First: this is entirely normal, and not something to be concerned about whatsoever. Children have to learn social behavior, and one of those behaviors is to work out their problems without hitting. Most four year olds hit other children from time to time; they will learn over time that there are other ways to solve their problems, and stop, if you take the right approach.
Don't try to compare your method of discipline/etc. to the daycare's; it's okay, and normal, that they're different. It's not your job to deal with the things that occur at the daycare - it's their job.
For the most part, you probably shouldn't do anything directly about the individual reports, either. Unless you witness the incident, the time delay is just too much even at four - an hour or two later, the child won't connect whatever you do with what happened. If you ask them what happened, they almost certainly won't be able to tell you in any meaningful way - because they don't know, for the most part. They're still learning why they do things! So don't try to focus on the individual incidents - try to focus on teaching them how to do better. You could consider a "good day reward", perhaps - four years old is old enough to at least have some idea of that, and it can reinforce the positive days. (At two, for example, even that isn't really effective - they're too young - but at four, it should have some impact.)
Your job is to teach your child how to handle their difficult emotions, and how to resolve conflicts, without resorting to violence. Talk to them about their feelings. Roleplay situations that might come up. If the daycare says they hit another child due to taking a toy away, roleplay that situation. Give them toe tools to handle the situation, and give them the background to understand their emotions and to put words, names, to their emotions.
Take a look at this article on Positive Discipline; you can't really do the top half of their suggestions (which are focused on "at the time") but the bottom half are great examples of how to talk about processing their emotions and handling conflict, like this:
Teach children that feelings are different from actions. Feelings are never bad. They are just feelings. What we feel is always okay. What we do is not always okay.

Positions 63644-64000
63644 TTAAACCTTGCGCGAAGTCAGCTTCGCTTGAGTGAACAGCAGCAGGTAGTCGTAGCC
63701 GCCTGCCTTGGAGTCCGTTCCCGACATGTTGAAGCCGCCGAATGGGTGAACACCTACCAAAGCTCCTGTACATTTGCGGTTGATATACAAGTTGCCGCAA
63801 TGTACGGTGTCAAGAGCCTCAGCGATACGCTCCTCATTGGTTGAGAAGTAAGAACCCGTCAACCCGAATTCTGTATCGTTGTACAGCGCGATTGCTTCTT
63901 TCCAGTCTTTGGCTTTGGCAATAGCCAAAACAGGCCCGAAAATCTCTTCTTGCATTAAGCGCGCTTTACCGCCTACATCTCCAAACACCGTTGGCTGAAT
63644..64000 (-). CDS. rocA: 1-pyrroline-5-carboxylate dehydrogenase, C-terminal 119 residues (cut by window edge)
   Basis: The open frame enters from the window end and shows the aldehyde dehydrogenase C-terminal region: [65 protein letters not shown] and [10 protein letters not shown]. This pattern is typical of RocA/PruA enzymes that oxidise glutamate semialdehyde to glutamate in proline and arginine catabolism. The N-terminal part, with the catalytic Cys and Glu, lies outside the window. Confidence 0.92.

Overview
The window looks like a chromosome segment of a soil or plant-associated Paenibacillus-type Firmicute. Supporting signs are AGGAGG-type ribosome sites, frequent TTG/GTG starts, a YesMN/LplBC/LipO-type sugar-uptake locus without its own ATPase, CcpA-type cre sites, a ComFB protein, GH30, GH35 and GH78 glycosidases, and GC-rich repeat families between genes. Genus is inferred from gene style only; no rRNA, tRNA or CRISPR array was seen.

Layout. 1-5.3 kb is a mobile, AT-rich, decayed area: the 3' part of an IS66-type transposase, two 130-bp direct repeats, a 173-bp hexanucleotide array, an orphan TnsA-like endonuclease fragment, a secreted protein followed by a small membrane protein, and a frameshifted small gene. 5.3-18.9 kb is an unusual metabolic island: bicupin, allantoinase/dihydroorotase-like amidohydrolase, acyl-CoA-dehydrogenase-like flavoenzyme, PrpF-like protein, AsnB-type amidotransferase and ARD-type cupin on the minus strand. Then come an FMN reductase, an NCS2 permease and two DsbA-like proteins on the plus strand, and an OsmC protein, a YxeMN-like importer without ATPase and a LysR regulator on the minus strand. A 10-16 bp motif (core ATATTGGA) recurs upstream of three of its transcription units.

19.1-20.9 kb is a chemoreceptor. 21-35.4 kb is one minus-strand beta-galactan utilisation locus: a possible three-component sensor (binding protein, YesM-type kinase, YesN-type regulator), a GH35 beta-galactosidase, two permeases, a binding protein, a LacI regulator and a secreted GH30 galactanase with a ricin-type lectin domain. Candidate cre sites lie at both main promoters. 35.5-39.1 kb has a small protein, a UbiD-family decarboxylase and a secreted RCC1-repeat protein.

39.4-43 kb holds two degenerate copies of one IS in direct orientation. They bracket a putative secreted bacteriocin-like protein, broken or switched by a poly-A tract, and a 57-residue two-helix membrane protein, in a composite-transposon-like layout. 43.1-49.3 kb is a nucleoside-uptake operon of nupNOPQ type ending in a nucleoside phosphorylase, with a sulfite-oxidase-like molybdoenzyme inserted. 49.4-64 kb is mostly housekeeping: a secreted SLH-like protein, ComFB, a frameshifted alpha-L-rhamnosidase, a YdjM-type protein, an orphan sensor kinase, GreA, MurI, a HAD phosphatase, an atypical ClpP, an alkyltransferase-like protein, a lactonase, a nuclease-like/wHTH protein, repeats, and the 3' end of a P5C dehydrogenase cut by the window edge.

Help children brainstorm ways to deal with feelings that are respectful to themselves and others. One possibility is to tell people what you don't like. Another possibility is to leave the scene if you are being treated disrespectfully.
From VeryWellFamily, some suggestions about how to give names to their feelings:
For many young children, a lack of appropriate vocabulary is the number one reason they hit. Whether a playmate has yanked a toy out of their hands or mommy isn't giving them the snack they want, rather than try to find the right words to express how they feel, it is much easier to simply use their hands.
(a bit later:)
If preschoolers can express themselves verbally, they may be less likely to physically act out. So start building their vocabulary. When they get mad at their brother for taking a book out of their hands, teach them to say, "I am mad!" When they are upset because they have to stop playing and take a nap, it's OK for them to express, "I am sad!"
Finally, work with your daycare to find out what triggers are causing these outbursts. Your child is not a psychopath, just randomly hitting people; they're doing it because of something they can't handle. Find out what those are, and then use that in your roleplay. At the same time, talk to the daycare to see what they can do to avoid this. Is it one or two children? Then keep your child away from them. Is your child getting too "amped up" and then losing control after? Ask the daycare to help them cool off when they're too wired. There's a lot they can do to help you, and if they're a good day care they should be happy to talk about it.